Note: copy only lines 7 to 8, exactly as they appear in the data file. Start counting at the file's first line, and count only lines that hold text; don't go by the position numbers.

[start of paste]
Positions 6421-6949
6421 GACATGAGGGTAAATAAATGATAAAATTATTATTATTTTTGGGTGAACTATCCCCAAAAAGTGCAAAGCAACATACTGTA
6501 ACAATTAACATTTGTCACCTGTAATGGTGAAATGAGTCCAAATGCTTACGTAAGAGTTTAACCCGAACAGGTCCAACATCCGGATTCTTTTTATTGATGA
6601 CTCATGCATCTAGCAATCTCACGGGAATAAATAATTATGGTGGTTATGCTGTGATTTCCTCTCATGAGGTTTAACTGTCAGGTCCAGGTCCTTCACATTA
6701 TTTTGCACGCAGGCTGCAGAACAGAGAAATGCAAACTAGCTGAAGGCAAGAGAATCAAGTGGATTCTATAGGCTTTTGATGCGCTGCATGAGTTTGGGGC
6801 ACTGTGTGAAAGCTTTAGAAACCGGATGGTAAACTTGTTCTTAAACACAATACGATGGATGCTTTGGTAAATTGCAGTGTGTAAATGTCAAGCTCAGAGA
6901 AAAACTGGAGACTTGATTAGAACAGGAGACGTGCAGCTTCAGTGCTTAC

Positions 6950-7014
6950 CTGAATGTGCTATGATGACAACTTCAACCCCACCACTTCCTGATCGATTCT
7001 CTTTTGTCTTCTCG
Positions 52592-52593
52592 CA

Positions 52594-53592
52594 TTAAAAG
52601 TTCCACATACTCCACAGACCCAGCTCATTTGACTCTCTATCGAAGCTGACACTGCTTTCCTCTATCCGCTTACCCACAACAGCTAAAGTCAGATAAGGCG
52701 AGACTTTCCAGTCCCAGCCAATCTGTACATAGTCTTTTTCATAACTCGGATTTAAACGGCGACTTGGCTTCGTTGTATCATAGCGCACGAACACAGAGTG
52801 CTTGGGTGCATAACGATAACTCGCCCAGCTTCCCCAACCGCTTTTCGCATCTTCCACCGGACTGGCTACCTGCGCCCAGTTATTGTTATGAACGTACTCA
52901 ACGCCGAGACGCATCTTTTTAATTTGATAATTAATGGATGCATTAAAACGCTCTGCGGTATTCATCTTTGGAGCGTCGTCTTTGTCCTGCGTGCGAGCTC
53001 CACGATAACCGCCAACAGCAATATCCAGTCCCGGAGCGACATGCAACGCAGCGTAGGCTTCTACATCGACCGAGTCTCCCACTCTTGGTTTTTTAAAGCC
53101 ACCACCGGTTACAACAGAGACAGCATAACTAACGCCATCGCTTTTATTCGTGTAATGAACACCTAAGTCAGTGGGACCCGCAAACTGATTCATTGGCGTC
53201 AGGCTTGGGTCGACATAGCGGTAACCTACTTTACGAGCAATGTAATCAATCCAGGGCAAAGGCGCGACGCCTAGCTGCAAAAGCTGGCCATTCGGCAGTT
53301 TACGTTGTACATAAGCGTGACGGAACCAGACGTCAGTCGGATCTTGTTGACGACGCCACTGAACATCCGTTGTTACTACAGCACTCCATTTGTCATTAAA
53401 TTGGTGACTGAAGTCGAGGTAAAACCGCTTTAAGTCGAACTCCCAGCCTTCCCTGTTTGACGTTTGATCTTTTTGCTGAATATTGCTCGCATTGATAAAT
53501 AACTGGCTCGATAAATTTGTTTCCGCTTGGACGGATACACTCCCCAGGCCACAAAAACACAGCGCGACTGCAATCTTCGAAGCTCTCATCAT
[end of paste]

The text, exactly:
6901 AAAACTGGAGACTTGATTAGAACAGGAGACGTGCAGCTTCAGTGCTTAC

Positions 6950-7014